The Lonely Voice: 'The Infinite Passion of Expectation' By Gina Berriault
Peter Orner has said that the work of Gina Berriault is “chronically underread.” For him, her 1982 short story collection, The Infinite Passion of Expectation has always been a touchstone. Orner has written that he has several copies of that book, calling his “affection” for it “unabashed.”
The title story of that collection features a young waitress who lives in a depressed neighborhood in San Francisco and who goes weekly to the home of a well to do psychologist who is almost 80 years old.
The doctor would like to possess what the girl represents by seducing her, using, as Peter Orner reminds us, “his eminence, his erudition, at the first opportune moment to manipulate her into bed with him.”
The girl would like to get closer to the things she reveres about him — mostly, it seems, his “wisdom,” for whatever that could mean for her — a nice house or the knowledge that comes with a long life.
The doctor can never be young or beautiful again — not in the way the girl is for him.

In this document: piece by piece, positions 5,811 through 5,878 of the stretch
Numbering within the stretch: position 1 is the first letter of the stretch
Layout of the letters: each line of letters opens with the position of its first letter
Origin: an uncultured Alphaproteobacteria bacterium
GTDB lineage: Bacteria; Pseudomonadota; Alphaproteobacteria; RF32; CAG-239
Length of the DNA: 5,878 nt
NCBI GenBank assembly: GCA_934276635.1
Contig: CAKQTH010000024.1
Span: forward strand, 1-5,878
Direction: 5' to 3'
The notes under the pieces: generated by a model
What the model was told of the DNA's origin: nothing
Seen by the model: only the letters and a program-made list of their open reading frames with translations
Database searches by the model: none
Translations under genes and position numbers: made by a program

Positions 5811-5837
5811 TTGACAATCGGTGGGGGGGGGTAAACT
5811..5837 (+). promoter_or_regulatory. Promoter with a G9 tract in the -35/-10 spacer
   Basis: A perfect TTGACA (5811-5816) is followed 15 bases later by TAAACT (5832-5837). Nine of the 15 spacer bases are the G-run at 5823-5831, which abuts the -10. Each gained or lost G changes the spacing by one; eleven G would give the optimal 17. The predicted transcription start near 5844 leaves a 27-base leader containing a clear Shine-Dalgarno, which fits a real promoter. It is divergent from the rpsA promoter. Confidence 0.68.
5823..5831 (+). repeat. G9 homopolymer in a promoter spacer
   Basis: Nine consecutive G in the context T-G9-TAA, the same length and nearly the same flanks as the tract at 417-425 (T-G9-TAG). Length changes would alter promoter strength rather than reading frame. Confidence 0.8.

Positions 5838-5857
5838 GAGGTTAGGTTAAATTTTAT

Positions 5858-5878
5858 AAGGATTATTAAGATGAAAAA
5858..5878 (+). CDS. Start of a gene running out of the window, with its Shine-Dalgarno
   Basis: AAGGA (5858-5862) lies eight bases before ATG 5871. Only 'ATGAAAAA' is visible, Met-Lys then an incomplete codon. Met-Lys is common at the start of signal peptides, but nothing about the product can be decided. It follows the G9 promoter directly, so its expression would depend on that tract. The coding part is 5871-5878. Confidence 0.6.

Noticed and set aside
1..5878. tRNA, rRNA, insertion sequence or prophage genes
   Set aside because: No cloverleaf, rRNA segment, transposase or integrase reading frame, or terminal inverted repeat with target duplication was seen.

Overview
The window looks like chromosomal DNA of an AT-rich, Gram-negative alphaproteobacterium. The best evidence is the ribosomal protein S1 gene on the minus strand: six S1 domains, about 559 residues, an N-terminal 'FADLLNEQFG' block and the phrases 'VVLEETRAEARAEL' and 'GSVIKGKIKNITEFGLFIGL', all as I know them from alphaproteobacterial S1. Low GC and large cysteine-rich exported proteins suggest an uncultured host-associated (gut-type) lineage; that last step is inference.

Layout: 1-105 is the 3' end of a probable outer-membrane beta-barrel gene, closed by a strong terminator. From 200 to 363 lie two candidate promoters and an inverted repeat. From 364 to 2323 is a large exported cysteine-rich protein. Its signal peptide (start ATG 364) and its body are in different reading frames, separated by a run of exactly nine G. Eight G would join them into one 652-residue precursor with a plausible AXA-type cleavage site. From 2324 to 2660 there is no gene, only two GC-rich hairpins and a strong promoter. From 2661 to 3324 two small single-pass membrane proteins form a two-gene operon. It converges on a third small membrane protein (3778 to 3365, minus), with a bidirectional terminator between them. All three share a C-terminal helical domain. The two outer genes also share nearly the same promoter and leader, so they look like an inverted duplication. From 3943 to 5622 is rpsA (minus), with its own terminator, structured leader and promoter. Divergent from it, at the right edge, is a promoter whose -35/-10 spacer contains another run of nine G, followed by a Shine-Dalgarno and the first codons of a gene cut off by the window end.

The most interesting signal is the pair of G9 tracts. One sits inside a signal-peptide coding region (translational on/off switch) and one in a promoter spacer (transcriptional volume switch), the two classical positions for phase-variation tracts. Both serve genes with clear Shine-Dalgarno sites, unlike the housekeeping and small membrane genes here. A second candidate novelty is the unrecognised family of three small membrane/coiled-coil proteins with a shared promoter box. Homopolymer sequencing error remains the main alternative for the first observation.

The waitress cannot have what she yearns for — not right away, and not if she cannot understand that there are other means to her particular goals. But her time is not running out as it is for him. Her sense of the “infinite” is different from his.
Berriault, Orner says, “finds a way to redeem those who deserve it least.” The lowly waitress with her life stretching out in front of her might not have the wealth and sophistication of her therapist, but she still has an upper hand of a kind and “gives him back the nobility he so flippantly squandered.”
In the psychoanalysis of Sigmund Freud, experience is an après-coup, a later revelation.
About this transaction, Argentine writer Ricardo Piglia once said that there are only “two or three moments of life in which passion defines temporality and fixes its enduring sign upon the present.”
Passion is always present, but if you return to it in remembering, you live through it again as something present and luminous as the sun.
Writes Peter Orner, “That shiny promise ahead is out there, just beyond the grasp. (Berriault’s) people can almost see it on the horizon, they can feel its heat, but they can’t quite reach it.”